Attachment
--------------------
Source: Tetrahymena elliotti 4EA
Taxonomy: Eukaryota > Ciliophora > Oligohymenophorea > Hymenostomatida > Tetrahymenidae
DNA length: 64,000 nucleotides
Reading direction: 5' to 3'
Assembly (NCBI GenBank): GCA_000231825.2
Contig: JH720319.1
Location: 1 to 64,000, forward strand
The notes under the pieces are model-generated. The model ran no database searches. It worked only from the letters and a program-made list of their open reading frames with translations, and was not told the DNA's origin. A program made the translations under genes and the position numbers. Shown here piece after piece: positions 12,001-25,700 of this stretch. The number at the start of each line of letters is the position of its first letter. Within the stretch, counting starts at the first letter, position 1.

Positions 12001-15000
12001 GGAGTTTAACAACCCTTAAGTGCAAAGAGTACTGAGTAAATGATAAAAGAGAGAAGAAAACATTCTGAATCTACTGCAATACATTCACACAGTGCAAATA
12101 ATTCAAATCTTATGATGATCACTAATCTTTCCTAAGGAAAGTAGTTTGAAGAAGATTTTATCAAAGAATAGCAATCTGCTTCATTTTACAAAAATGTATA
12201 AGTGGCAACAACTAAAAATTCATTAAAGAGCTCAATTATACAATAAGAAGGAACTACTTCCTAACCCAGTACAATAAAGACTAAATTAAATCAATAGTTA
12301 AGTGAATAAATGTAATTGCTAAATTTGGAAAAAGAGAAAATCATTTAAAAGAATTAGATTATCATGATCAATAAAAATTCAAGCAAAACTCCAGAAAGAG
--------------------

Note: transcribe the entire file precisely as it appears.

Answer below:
Source: Tetrahymena elliotti 4EA
Taxonomy: Eukaryota > Ciliophora > Oligohymenophorea > Hymenostomatida > Tetrahymenidae
DNA length: 64,000 nucleotides
Reading direction: 5' to 3'
Assembly (NCBI GenBank): GCA_000231825.2
Contig: JH720319.1
Location: 1 to 64,000, forward strand
The notes under the pieces are model-generated. The model ran no database searches. It worked only from the letters and a program-made list of their open reading frames with translations, and was not told the DNA's origin. A program made the translations under genes and the position numbers. Shown here piece after piece: positions 12,001-25,700 of this stretch. The number at the start of each line of letters is the position of its first letter. Within the stretch, counting starts at the first letter, position 1.

Positions 12001-15000
12001 GGAGTTTAACAACCCTTAAGTGCAAAGAGTACTGAGTAAATGATAAAAGAGAGAAGAAAACATTCTGAATCTACTGCAATACATTCACACAGTGCAAATA
12101 ATTCAAATCTTATGATGATCACTAATCTTTCCTAAGGAAAGTAGTTTGAAGAAGATTTTATCAAAGAATAGCAATCTGCTTCATTTTACAAAAATGTATA
12201 AGTGGCAACAACTAAAAATTCATTAAAGAGCTCAATTATACAATAAGAAGGAACTACTTCCTAACCCAGTACAATAAAGACTAAATTAAATCAATAGTTA
12301 AGTGAATAAATGTAATTGCTAAATTTGGAAAAAGAGAAAATCATTTAAAAGAATTAGATTATCATGATCAATAAAAATTCAAGCAAAACTCCAGAAAGAG